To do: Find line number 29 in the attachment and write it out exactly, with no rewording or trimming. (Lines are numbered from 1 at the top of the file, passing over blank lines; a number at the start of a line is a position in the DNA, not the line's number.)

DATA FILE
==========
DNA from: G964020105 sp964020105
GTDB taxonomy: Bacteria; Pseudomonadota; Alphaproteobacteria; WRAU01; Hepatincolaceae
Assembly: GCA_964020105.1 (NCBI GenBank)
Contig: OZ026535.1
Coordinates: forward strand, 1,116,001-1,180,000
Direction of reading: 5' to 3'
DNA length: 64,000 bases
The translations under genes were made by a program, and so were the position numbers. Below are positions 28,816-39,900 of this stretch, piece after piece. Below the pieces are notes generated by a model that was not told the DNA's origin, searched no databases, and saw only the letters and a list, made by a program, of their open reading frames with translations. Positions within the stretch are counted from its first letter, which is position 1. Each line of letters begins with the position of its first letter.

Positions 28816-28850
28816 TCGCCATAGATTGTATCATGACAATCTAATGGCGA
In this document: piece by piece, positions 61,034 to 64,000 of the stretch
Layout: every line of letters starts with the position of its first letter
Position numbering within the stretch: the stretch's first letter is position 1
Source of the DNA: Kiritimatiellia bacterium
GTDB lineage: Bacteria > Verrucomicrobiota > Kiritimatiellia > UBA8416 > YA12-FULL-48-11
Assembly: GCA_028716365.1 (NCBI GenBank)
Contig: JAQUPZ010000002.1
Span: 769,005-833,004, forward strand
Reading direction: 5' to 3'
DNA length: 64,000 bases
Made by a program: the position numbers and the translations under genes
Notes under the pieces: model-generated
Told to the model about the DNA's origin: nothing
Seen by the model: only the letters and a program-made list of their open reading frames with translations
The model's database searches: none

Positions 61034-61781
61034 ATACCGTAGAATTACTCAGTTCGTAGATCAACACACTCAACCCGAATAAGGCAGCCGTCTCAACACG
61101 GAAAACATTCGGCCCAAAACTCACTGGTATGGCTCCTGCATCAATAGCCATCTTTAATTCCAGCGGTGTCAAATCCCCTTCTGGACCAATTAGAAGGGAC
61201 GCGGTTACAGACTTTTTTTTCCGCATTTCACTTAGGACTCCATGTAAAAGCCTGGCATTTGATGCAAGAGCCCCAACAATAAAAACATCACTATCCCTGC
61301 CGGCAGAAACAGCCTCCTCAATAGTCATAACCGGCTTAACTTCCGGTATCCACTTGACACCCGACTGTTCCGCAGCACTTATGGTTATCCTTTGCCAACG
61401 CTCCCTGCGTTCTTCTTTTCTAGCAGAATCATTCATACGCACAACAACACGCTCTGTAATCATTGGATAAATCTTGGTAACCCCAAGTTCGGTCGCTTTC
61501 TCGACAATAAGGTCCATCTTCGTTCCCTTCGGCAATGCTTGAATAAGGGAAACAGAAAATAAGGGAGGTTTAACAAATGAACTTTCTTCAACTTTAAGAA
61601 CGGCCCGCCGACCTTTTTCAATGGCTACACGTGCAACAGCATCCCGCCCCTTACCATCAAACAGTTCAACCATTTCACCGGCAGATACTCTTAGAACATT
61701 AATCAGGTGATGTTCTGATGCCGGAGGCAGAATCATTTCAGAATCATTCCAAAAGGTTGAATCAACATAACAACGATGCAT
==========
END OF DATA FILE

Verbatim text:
61201 GCGGTTACAGACTTTTTTTTCCGCATTTCACTTAGGACTCCATGTAAAAGCCTGGCATTTGATGCAAGAGCCCCAACAATAAAAACATCACTATCCCTGC